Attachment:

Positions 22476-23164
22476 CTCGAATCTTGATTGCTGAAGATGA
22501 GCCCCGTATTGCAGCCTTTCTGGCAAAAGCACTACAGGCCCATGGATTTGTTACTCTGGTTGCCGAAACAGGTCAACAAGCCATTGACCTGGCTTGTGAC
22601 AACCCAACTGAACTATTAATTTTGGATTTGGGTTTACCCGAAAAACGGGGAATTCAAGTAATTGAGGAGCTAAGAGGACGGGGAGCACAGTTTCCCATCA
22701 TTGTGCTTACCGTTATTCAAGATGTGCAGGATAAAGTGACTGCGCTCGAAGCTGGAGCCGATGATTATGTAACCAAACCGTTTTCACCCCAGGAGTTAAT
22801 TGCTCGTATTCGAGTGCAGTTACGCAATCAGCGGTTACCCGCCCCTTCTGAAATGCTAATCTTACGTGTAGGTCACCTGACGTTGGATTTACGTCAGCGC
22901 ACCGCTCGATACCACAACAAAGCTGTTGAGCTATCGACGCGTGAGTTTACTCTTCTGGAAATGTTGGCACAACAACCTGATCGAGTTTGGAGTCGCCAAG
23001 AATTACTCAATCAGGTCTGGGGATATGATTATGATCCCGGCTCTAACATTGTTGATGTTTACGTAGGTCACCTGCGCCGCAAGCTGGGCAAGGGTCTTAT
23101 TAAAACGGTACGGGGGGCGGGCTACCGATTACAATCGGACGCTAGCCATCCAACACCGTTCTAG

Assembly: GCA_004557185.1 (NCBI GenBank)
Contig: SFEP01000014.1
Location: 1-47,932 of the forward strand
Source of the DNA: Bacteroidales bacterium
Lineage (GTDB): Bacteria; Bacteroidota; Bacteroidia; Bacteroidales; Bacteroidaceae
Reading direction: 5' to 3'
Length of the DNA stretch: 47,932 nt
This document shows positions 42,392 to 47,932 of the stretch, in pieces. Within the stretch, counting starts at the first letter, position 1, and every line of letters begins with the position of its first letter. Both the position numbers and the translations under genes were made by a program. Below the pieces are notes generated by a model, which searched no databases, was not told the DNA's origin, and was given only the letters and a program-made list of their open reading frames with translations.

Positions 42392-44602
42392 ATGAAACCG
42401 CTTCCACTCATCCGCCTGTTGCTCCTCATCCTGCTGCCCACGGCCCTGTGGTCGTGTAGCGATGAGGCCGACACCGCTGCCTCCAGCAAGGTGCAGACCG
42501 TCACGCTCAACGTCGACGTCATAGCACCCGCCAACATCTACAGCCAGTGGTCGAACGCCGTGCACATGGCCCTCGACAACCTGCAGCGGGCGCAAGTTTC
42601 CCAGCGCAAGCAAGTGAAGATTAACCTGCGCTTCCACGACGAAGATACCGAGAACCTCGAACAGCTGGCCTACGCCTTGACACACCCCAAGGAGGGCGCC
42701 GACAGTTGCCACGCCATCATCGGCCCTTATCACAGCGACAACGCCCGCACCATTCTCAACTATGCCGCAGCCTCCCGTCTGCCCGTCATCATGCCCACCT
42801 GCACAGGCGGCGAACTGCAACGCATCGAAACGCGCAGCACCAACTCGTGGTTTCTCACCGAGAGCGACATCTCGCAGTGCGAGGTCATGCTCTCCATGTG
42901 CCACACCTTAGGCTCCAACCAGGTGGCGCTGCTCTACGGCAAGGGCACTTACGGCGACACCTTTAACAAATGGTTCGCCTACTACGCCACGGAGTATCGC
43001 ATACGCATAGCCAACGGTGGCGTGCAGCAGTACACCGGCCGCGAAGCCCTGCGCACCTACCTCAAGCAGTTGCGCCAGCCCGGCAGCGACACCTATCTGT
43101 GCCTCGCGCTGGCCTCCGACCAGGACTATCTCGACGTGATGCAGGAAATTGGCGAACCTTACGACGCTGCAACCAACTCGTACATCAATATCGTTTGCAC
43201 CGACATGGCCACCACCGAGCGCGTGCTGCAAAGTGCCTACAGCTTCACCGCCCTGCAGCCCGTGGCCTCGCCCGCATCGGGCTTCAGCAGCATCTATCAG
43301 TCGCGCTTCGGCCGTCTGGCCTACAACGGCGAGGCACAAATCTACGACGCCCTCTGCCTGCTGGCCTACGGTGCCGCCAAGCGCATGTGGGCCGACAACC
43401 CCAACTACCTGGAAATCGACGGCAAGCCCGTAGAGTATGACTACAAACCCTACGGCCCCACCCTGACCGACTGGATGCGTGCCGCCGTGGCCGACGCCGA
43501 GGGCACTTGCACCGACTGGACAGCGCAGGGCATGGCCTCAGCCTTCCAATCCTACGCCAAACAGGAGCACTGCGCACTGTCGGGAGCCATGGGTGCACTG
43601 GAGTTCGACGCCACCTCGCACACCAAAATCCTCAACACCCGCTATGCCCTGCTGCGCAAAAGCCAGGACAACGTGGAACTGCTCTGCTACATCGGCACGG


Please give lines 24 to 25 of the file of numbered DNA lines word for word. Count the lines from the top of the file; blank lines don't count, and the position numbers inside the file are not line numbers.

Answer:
42801 GCACAGGCGGCGAACTGCAACGCATCGAAACGCGCAGCACCAACTCGTGGTTTCTCACCGAGAGCGACATCTCGCAGTGCGAGGTCATGCTCTCCATGTG
42901 CCACACCTTAGGCTCCAACCAGGTGGCGCTGCTCTACGGCAAGGGCACTTACGGCGACACCTTTAACAAATGGTTCGCCTACTACGCCACGGAGTATCGC